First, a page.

This Award will provide a total of $130,000 to support five undergraduate research students and their faculty mentors from May 2017 – August 2020. One student will be selected to begin in Summer 2017, with two additional students selected in each of the next two years. Beckman Scholars can choose to work with any of the 11 faculty mentors from the Departments of Biology, Chemistry and Geography and the Environment.

The research will be performed part-time (ten hours per week) during the academic year and full-time over two summers before and after the academic year. Scholars must be able to commit to the entire time period to be eligible to receive an award. Once selected to be a Beckman Scholar, a student will retain the funding as long as he/she continues to excel academically, is in good academic standing, and his/her research work shows satisfactory progress.

Total award per student is $21,000, and additional support from CLAS:

BECKMAN SCHOLAR

BSP support

CLAS support

Summer 2017 (FT)

$6,800

Summer Room and Board

Academic Year (10 hrs/wk)

$4,600

 

Summer 2018 (FT)

$6,800

Summer Room and Board

Supply and travel (distributed as needed)

$2,800

If needed

Summer 2019 (optional, FT)

 

$3500 Stipend and $500 supplies

Each selected faculty mentor will receive an additional $5,000 stipend for travel, supplies, and fees related to the Scholar’s research.

Aside from remuneration, this program allows Beckman Scholars to participate in the Villanova Undergraduate Research Fellows Program offered through the Center for Undergraduate Research and Fellowships (CURF) without submitting an additional application to CURF.  Examples of the program include:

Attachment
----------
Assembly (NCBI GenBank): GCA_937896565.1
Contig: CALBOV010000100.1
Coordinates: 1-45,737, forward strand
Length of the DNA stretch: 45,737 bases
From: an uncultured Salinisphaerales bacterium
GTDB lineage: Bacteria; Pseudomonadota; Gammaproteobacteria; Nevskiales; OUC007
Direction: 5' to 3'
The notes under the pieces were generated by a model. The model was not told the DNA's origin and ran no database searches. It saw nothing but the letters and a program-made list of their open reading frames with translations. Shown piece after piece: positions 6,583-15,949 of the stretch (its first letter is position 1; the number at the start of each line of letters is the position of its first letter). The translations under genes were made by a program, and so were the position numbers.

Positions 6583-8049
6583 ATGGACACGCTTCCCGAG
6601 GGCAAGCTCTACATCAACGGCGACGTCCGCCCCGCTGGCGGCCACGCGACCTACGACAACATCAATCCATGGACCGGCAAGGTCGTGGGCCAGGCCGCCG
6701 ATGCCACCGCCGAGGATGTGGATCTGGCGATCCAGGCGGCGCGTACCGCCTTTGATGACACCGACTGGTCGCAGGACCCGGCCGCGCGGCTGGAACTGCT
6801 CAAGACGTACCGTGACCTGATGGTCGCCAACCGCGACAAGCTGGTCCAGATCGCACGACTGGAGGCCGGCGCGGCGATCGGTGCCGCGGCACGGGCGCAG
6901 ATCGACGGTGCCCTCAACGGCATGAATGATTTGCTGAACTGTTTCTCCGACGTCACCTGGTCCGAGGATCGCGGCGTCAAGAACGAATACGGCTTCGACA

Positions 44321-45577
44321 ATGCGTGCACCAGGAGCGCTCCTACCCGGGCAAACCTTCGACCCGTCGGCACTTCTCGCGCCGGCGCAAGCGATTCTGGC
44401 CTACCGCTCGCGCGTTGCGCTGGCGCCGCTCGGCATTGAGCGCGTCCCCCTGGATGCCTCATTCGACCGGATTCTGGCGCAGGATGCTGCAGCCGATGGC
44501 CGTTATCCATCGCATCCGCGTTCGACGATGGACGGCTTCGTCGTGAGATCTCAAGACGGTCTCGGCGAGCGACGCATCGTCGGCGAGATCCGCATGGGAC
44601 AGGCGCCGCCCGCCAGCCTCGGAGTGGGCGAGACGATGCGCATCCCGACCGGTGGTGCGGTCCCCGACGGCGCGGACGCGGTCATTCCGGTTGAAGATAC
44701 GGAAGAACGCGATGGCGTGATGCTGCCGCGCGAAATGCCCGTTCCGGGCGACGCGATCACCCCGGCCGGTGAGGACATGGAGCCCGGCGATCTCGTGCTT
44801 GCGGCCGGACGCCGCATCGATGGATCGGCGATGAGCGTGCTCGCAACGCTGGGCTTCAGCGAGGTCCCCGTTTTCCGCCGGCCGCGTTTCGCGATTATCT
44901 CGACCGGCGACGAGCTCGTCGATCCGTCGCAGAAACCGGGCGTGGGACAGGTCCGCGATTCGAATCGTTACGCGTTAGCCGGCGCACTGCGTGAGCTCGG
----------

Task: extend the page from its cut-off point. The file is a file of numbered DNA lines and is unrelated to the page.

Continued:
• Training and workshops: In topics such as responsible conduct of research, an introduction to library resources, writing resumes and personal statements, applying to graduate schools and assistance with nationally competitive scholarships, and communicating science
  • Participation in summer research colloquium to have practice with oral presentations in preparation for presenting findings at external conferences
  • Presentation of the senior thesis at Villanova’s annual Spring Research EXPO poster session, attend the Beckman Symposium, and present their research findings at a minimum of one national or international conference (with College of Liberal Arts and College support if needed). 
  • Faculty mentors and CURF will support Scholars to submit their research for publication in peer-reviewed journals.

Scholars will also be expected to mentor younger students in the lab, and participate in Beckman Scholar Program evaluations throughout their experience and after graduation. 

To be eligible for consideration students must:

  • Be citizens or permanent residents of the United States or its possessions
  • Be a full time student majoring in Biology, Biochemistry, Chemistry, Geography and the Environment, or Environmental Science
  • Hold a minimum GPA of 3.8